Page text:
The natural object for the $M$-th power of the number of fixed points isn't a subset of $M$ fixed points put an $M$-tuple of fixed points. Classify the $M$-tuples according to the subsets of entries that are equal. The number of these types is the Bell number $B_M$. A straightforward calculation shows that each such type contributes $1$ to the expected ...


0

$X = 165+ 6 Z_1$ Where $Z_n$ are standard normal random variables. $Y = 175 + A Z_1 + B Z_2$ a component the depends on X and a component that is independent from X $A^2 + B^2 = 64$ the variance of Y $6A = cov(X,Y)\\ \rho = \frac {cov(X,Y)}{\sigma_x\sigma_y} = 0.5\\ \frac {6A}{48} = 0.5\\ A = 4\\ B = 4 \sqrt 3\\ Y = 175 + 4 Z_1 + 4 \sqrt 3 Z_2\\ \frac 43 ...


3

Well, there's not much leeway, so it's probably most efficient to count by hand: $8+8+4=20$, $8+7+5=20$, $8+6+6=20$, $7+7+6=20$ – that's it, $4$ ways.


0

It's a Poisson distribution with parameter $\lambda(1-p)$. No need to perform the summation; you're just reducing the rate by a factor of $1-p$.


1

You can prove that the answer is $1/2$ by induction. Denote with $E_n$ the event that after $n$ draws the sum is even. Base case: $n=1$. You draw $1$ number from $\{1,2\}$. Obviously, the probability that the sum is even, is equal to the probability that you draw $2$, is equal to $1/2$, i.e. $$P(E_1)=\frac12$$ Induction step. Assume this holds for $n$, i....


2

If a number can appear more than once, then this is easily seen to be $\frac12$. You can see this if you stop to catch your breath after you've drawn the first $n-1$ numbers. Then you realize that whether the total sum will become even or odd depends only on whether the last number (that you haven't drawn yet) is even or odd (the sum might end up having the ...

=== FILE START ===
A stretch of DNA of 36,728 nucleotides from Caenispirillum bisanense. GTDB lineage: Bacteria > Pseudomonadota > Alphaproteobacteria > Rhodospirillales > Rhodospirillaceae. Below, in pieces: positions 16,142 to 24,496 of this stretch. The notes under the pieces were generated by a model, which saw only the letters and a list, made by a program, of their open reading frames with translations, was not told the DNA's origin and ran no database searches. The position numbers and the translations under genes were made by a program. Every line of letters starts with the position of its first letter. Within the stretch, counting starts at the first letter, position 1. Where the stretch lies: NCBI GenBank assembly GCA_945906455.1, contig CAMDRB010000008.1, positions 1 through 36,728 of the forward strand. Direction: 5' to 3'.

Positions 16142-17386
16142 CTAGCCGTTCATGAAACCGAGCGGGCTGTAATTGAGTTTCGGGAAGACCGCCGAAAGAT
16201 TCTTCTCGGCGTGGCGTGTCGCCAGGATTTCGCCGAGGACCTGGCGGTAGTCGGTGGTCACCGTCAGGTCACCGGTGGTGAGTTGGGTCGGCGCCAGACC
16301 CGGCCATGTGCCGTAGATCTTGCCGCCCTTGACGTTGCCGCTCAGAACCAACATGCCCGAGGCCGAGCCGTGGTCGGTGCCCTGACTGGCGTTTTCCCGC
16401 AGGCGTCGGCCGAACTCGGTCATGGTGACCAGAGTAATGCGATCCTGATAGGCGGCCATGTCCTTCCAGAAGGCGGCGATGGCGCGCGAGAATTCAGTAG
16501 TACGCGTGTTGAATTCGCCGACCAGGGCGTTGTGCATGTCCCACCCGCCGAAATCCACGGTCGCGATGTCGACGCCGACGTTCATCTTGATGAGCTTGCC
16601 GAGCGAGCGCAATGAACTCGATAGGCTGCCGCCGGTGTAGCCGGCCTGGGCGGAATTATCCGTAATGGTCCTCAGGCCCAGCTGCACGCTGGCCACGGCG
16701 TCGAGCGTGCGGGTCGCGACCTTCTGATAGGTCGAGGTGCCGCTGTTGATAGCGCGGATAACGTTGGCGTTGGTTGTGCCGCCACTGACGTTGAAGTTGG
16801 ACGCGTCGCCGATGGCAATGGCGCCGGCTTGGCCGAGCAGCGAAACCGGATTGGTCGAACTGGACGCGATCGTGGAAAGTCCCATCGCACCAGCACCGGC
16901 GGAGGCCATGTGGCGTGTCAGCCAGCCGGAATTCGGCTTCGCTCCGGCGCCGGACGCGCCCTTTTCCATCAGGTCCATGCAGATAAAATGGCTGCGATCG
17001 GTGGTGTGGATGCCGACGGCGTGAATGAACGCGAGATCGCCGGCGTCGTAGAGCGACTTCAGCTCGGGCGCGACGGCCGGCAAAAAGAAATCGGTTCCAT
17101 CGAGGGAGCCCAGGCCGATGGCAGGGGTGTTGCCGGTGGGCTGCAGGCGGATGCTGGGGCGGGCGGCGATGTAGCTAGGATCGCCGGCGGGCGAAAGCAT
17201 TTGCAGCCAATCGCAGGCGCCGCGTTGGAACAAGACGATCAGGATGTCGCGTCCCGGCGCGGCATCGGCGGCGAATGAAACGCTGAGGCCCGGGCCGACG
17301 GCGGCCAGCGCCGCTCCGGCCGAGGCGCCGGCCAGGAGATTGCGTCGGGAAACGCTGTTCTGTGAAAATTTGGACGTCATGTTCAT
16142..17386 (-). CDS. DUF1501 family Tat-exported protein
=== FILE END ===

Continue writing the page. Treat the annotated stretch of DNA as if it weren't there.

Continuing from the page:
3

Consider $$\oint_C dz \frac{e^{i k z}}{(1+z^2)^{(1+\nu)/2}} $$ where $k \gt 0$ and $C$ is a semicircular contour in the upper half plane of radius $R$ with a detour up and down the imaginary axis from the circular arc with a small circular path around the branch point at $z=i$ of radius $\epsilon$. The contour integral is then equal to $$\int_{-R}^R dx \...


1

I checked the integration, and since BruceET checked the result numerically, chances are that it's correct.


1

The error function is defined by \begin{equation} \operatorname{erf}(z)=\frac{2}{\sqrt{\pi}}\int_0^z e^{-t^2}\ dt\tag1 \end{equation} and \begin{equation} \Phi (z)=\frac{1}{\sqrt{2\pi}}\int_0^z e^{-x^2/2}\ dx\tag2 \end{equation} Now, setting $x=t\sqrt{2}$ to the equation $(2)$ then the domain $0<x<z$ changes to $0<t<\frac{z}{\sqrt{2}}$ \begin{...


1

You can alternatively use the Normal approximation to the Binomial Distribution. Where: $\mu=np=(20)(0.7)=14$, $\sigma= \sqrt{npq}\approx 2.05$ and use the following: $P(a \leq X \leq b) \approx \phi(\frac{b+ \frac{1}{2}-\mu}{\sigma})- \phi(\frac{a-\frac{1}{2}-mu}{\sigma})$ However since we are looking to find an exact result, i.e $P(X=14)$ we simply ...


0

Seems fine. Minor comment for the last line. $(-1)^2$ rather than $(-1^2)$.


2

Since you wrote you want to prove each option right or wrong and so far only heuristics have been offered, here are some ideas for proofs, roughly in order of increasing difficulty: For $3$) through $5$) use the binomial distribution. The probability of an even result is $\frac12$. Let $K$ be the number of even results. We have $P(K=k)=2^{-100}\binom{100}k$;...